PR Tips | Say it again, Sam
People instinctively understand the importance of repetition in advertising. We need things pounded into our heads. The first time you see an advertisement for the Super Bass-o-matic ’76, you’re probably not ready to purchase it. But by the seventh time, you just pick up the phone and dial.
In advertising, this is known as “effective frequency.” Basically, it’s a measure of how many times you need to be exposed to an ad before you make a purchase decision. Some experts say you need at least three exposures. Others say you need 20. But all agree that one exposure isn’t enough.
Curiously, in public relations, effective frequency is often overlooked. If an oped just ran in the Chicago Tribune, is it really worth making the same points again in The Philadelphia Inquirer?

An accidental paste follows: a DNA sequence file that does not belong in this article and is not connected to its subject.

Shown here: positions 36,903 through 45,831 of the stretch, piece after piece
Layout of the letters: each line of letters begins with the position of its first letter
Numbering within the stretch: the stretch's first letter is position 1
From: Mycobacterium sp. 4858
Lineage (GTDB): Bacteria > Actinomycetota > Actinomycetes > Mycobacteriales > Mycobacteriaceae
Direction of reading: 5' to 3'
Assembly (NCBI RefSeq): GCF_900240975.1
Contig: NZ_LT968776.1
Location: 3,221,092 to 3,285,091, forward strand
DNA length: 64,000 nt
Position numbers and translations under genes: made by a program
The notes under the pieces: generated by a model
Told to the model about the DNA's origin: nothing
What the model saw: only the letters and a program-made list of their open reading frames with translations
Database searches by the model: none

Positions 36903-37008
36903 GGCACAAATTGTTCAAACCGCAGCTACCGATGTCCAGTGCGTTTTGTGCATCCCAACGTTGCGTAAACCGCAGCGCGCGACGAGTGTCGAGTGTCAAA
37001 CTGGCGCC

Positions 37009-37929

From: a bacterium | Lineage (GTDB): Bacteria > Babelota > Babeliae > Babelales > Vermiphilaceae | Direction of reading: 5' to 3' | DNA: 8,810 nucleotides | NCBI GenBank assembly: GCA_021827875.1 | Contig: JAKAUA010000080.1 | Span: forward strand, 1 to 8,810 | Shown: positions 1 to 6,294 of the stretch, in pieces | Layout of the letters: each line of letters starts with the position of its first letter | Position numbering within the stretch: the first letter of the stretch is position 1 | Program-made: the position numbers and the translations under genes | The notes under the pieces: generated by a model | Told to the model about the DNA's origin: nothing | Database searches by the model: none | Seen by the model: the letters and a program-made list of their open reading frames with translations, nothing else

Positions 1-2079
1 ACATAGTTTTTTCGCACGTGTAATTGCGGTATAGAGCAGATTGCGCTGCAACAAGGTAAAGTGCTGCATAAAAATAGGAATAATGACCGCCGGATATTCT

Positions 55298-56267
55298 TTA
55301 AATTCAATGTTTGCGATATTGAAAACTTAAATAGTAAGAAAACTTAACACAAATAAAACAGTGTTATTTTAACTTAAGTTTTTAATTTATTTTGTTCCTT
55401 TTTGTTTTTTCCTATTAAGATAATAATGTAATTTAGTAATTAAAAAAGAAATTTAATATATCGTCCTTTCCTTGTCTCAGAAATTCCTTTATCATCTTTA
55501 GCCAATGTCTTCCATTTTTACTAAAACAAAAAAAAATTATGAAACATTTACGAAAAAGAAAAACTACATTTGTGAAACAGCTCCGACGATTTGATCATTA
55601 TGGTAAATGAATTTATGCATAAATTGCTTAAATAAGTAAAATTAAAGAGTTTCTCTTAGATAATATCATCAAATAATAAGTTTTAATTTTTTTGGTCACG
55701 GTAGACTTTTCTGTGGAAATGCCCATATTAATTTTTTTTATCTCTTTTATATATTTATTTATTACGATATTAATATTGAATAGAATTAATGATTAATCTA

Repetition is an essential component of any successful PR campaign. In fact, it’s even more important in public relations than it is in advertising. Why? Because persuading people to change their opinion is a lot harder than convincing them to buy a Bass-o-matic.
Think about it this way. A single op-ed in The Washington Post is unlikely to win a public opinion war over how best to regulate hedge funds. But 1,000 opeds — spread out repeatedly over every major newspaper in the country — can create a tidal wave of public opinion that’s difficult to oppose politically.
In short, when it comes to effective PR campaigns, it’s almost impossible to understate — or withstand — the power of effective frequency.